ARLINGTON, TX – SEPTEMBER 03: Alabama Crimson Tide fans celebrate after Alabama scores a touchdown against the USC Trojans in the third quarter during the AdvoCare Classic at AT&T Stadium on September 3, 2016 in Arlington, Texas. (Photo by Tom Pennington/Getty Images)

Telling women how they should dress at a sporting event seems like a bad idea in general, and publishing an article telling female fans how to dress seems like a worse idea. However, that apparently didn’t occur to The Huffington Post.

On Monday evening, the publication ran an article in their contributors section titled “Young ladies of the SEC, cover it up!”, which was from Alabama fan Rebecca Walden in response to what she saw at the Alabama-USC game Sept. 3. iMediaEthics suggests this may be the same Rebecca Walden whose LinkedIn account says she graduated from Alabama in 2000 and is now the director of marketing for Texas A & M’s School of Law. The piece has since been deleted, but Mediaite has the highlights:

What we didn’t want, and what we never did, was to show up for a college football game looking like we belonged in a Victoria’s Secret fashion show,” she scolded after the game, USC’s worst loss in fifty years. “More than once at that last ballgame, I wished I could have wrapped my elephant scarf around one of you, teetering around on stilettos with your bra straps exposed and operating under the misguided notion that you looked irresistible. I wondered if your mother knew what you were wearing.”

“Families attend these games. Little eyes are watching you,” she continued. “On behalf of them, and the rest of us who feel embarrassed for you as you walk by, stop baring almost all in the name of game day fashion.”

Here’s more from Walden’s piece, as relayed by Darby Crane at The Tab:

Dear young ladies of the SEC, can you do us all a solid and start covering it up? I wondered if your mother knew what you were wearing…I wanted to tell you that if you’re doing this for a boy, he’s not the one for you. I wished you understood that a trend can be interpreted as fun and flirty without being tasteless. Most of all, I hoped you would soon wake up to embrace the ethos shared by higher learning institutions everywhere – class.

“That lucky shaker tucked into the back of your on trend boot? The team logo you’re sporting on your cheek? The Greek letters sticker on your shirt declaring the sorority to which you belong and your loyalty to your team? All rendered classless by those ill covered curves you’ve made sure are on full display.”

Oof. Throwing out a “class” is never a good sign. Walden’s piece has taken fire from across the internet, and for good reason. Here’s some of Crane’s well-reasoned criticism of both the article and the HuffPo’s role in publishing it:

Rebecca Walden wrote an article on the Huffington Post yesterday, addressing young women at SEC colleges to “cover up” on game days. If you didn’t get a chance to read it before it was taken down, you didn’t miss much – it was body shaming 101.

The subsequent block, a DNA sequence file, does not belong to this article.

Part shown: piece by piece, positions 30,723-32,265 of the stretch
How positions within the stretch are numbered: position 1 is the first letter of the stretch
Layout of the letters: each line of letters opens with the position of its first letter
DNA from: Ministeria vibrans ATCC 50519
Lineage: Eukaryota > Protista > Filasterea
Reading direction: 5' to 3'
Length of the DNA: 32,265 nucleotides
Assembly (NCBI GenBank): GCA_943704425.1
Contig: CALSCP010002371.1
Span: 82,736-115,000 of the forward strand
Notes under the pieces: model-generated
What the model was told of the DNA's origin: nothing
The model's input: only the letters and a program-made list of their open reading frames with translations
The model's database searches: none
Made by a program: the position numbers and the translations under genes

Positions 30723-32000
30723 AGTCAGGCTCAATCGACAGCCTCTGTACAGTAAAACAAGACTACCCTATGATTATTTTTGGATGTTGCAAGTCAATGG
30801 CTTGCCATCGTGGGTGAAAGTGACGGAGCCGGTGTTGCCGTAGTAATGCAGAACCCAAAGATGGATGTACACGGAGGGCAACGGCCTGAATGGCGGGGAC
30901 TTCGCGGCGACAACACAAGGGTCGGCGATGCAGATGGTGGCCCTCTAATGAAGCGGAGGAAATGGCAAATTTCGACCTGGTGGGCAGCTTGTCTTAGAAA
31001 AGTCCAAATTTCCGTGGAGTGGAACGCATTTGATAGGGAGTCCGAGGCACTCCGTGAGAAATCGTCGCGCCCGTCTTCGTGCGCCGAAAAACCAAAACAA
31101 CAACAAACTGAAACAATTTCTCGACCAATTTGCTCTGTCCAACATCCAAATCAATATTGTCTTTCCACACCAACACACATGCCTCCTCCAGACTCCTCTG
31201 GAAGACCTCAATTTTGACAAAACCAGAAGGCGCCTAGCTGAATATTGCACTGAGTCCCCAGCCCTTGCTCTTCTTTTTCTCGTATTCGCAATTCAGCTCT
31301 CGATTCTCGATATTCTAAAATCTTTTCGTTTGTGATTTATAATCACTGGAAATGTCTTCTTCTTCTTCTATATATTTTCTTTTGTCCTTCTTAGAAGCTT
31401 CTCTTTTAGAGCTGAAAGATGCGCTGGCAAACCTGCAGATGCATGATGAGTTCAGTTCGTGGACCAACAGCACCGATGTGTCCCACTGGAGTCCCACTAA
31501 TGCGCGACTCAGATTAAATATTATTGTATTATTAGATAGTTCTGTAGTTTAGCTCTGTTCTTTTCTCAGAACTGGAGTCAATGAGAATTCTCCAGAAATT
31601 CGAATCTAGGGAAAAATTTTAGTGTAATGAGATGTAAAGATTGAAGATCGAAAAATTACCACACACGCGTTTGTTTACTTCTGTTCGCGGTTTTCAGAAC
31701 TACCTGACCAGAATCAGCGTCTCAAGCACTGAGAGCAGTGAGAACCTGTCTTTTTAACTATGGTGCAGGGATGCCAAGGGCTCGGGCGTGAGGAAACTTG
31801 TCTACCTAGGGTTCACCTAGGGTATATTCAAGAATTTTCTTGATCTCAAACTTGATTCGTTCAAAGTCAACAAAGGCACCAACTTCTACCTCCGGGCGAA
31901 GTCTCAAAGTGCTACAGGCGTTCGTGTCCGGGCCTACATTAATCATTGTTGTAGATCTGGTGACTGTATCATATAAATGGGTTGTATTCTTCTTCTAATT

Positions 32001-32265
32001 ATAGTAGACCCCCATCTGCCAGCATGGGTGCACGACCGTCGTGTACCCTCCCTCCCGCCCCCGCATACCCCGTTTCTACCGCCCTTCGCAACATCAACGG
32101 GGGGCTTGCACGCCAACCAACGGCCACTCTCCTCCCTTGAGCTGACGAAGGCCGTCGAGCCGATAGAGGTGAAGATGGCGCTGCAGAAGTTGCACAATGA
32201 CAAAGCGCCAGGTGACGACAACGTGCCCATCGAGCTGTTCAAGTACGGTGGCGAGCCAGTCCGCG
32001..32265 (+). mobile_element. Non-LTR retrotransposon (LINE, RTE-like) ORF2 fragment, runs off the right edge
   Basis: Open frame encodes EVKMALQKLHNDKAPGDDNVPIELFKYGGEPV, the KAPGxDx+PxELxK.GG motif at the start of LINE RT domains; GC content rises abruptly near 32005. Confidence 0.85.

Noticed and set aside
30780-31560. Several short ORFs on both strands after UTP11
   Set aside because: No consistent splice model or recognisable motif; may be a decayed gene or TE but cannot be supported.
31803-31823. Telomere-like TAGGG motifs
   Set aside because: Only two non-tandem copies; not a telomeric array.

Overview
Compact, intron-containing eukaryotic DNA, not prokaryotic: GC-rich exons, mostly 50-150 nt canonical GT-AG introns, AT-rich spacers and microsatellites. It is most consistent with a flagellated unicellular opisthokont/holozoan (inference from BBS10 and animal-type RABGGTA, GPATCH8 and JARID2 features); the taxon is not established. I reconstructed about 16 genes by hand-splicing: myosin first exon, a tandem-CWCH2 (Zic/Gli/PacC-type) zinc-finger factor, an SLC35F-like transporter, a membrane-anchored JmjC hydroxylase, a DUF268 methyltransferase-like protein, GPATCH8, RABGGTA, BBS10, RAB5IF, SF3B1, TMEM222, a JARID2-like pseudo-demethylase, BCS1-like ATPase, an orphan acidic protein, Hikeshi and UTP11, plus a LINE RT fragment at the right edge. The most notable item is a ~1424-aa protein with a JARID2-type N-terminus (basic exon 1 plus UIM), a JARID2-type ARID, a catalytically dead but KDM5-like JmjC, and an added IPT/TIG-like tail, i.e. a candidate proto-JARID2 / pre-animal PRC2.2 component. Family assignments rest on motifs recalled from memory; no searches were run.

The tone of the article was rude, laced with degrading comments attempting to police the bodies of young college-aged women. If women felt any sort of confidence and pride in their game day outfits, the author set out to make them second guess it, ultimately making women feel ashamed of themselves. All because they don’t dress according to her standards.

…For the Huffington Post to allow an article of this content and tone to be published on their website is disappointing. It does not inform, inspire, entertain, or empower, which are the four words clearly shown at the top of the website to describe their stories. Instead, it degrades young women and their worth based on what they choose to wear while attending a football game.

The article has been removed from the site, but how did this get the “OK” from publishers in the first place? Huffington Post, I’m disappointed. As a publisher, you’re aware your platform reaches many readers. So why publish something that goes against your core values?

Here’s the Post‘s response to Sydney Smith of iMediaEthics:

iMediaEthics contacted the Huffington Post to learn the reason for removal and further comment. The Huffington Post sent iMediaEthics a statement from Bryan Maygers, Executive Contributors Editor, reading, “This piece was a self-published contributor post. We reserve the right to remove posts which are inflammatory or inconsistent with our values, which we found this post to be.”
Well, at least they took it down, but publishing this in the first place is highly problematic, and the story received over 13,000 views before it was deleted. It’s not surprising there was so much backlash to this, and this might illustrate that the Huffington Post may want to be more careful with what it lets contributors publish.

About Andrew Bucholtz

Andrew Bucholtz has been covering sports media for Awful Announcing since 2012. He is also a staff writer for The Comeback. His previous work includes time at Yahoo! Sports Canada and Black Press.